No, I was right the first time. The high arctic is entirely ocean buth the middle-arctic is mostly Siberia, Alaska, Canada and Greenland. So the advances and retreats of winter ice take place in a constricted zone and contribute less to total area, though they may contribute substantially to latitude.

Of course, the edge of the ice is always new, seasonal ice by definition.

Steve Bloom said...

"Of course, the edge of the ice is always new, seasonal ice by definition."

Actually no, recalling that a big factor in the loss of recent years has been older, thicker ice flushing out through the Fram Strait, so at least in that region the ice edge has a lot of older ice. Elsewhere, in summer it's common for the older ice to be exposed at the ice edge after the thin seasonal stuff melts.

Michael Tobis said...

Steve, that's an important phenomenon, but in terms of the latitudinal extent of ice, a small term, especially outside the peak melting season.

gravityloss said...

"The charts we see show much more decline in summer sea ice than in winter sea ice. But it happens that the latitudes of (1 winter-only)/(2 year round) sea ice are mostly covered in land. If you plot, instead of ice area, the latitudinal extent of sea ice, you actually get very similar declines for all seasons."

This does make sense for interpretation 1:
Hmm so the problem was that winter sea ice area (large extent) had not gone down much. *But* it has gone down a lot when you measure by latitude. And this makes sense - even a large ice edge latitude move shows up as a little change since there is so much land and so little ice.

Interpretation 2: For the year round ice this doesn't make sense - the summer sea ice area has gone down, hence no "buts", since latitude extension has gone down as well? Ie whichever method you measure with... Here though you get larger latitude changes for less area because of less area per latitude near the pole of course - but climate should roughly follow latitudes, not areas...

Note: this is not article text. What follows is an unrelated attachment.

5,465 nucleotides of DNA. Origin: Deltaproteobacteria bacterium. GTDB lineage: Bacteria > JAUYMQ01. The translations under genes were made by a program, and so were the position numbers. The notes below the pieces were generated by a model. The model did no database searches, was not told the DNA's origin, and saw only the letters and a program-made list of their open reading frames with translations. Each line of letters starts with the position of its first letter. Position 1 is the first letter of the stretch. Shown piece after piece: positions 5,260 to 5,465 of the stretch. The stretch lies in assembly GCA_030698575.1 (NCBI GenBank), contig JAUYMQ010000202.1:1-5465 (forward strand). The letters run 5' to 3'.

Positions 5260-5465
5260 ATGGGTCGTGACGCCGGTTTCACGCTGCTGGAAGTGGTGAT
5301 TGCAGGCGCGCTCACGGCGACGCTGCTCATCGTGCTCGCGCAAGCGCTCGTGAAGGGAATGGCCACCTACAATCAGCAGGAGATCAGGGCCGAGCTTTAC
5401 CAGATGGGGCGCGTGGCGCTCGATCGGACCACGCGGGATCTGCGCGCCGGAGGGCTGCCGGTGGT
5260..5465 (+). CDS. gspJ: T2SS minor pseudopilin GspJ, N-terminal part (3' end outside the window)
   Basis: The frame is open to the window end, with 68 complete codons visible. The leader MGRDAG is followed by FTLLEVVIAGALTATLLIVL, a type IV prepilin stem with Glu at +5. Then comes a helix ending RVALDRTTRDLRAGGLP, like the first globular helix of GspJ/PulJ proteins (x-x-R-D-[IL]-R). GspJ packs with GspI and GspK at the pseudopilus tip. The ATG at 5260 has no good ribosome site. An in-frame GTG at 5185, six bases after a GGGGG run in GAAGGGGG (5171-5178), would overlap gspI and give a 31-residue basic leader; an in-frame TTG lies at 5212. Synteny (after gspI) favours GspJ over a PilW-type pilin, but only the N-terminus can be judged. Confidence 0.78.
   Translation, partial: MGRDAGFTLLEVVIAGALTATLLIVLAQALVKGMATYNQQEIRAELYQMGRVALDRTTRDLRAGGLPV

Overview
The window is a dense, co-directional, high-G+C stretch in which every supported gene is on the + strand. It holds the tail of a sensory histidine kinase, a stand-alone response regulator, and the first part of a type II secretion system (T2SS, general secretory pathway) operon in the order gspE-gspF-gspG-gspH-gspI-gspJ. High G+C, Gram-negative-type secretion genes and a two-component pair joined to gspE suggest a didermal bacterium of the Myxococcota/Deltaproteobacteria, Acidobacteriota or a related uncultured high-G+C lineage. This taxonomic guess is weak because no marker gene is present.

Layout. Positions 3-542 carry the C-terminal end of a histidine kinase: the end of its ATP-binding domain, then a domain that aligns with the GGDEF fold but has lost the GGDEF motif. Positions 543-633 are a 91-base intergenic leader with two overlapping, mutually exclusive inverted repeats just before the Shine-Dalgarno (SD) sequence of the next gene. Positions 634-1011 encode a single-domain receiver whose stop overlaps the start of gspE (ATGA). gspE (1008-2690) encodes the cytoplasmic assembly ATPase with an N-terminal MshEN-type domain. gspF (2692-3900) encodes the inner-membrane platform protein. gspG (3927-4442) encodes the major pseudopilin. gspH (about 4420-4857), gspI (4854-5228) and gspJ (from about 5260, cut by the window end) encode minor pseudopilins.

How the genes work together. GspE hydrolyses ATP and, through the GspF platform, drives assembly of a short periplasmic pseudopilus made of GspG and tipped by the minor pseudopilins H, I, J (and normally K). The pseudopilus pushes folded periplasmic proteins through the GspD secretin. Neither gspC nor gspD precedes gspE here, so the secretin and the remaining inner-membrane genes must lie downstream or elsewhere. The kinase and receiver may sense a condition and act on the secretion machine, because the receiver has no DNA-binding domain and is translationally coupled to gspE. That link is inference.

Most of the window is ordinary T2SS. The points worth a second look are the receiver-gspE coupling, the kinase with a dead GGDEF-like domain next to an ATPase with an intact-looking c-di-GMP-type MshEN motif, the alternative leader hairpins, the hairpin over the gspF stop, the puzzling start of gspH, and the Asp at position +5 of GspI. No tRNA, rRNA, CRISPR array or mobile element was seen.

Confused? The original post now says winter-only sea ice...

There is just some contradiction, and I don't know which one of the claims I misunderstood.

Michael Tobis said...

I am definitely trying to say what you said in #1.

I still don't understand your #2 interpretation and so naturally I don't see how I implied it.

By using area weights rather than latitude weights, one sees an emphasis on variation in warm season retreats that in the latitude view is not there. That's the main idea.

EliRabett said...

Bah, Eli has been saying since 2007 that hysteresis determines Arctic ice futures but would you listen? Now you hear it from some Cal Tech hotshot and you believe.

Michael Tobis said...

But Eli, he had charts 'n graphs 'n stuff.

Dan Satterfield said...

I like. Good stuff and some real hope that even if it takes 60 years or so to change to a non carbon based economy, we will still have polar ice. (In winter at least).

Can only imagine how the denial crowd will rework this.


gravityloss said...

Ok, I had misunderstood the comment "Bah, shouldn't read this stuff before I've had my coffee..." interpreting it so that you backtracked (but hadn't yet updated the post back).
Yes, the post is clear.

EliRabett said...

Eli leaves the scut work to others.

More seriously there are base issues that you only have to think about a bit.

wulina said...

"The argument is that a little more CO2 will melt enough ice that the Arctic albedo will increase enough to melt more ice..."

Er, you meant "decrease enough" surely?

WAG said...

I think it's also a good explanation to economists why discounting doesn't make sense in the context of climate change. Free market types argue that "if future generations are richer, they'll be able to solve the problem with their greater wealth." That, of course, assumes that the problems they'd be solving are 100% reversible.

Aaron said...

Dr. Demming was the master of statistical behavior of feedback systems.

He is well worth rereading with a spreadsheet application and the Arctic sea ice data close at hand.

In class, Deming made us work with a series of physical (feedback) models then apply his tools to what the models actually did. We had to do this until we trusted his tools.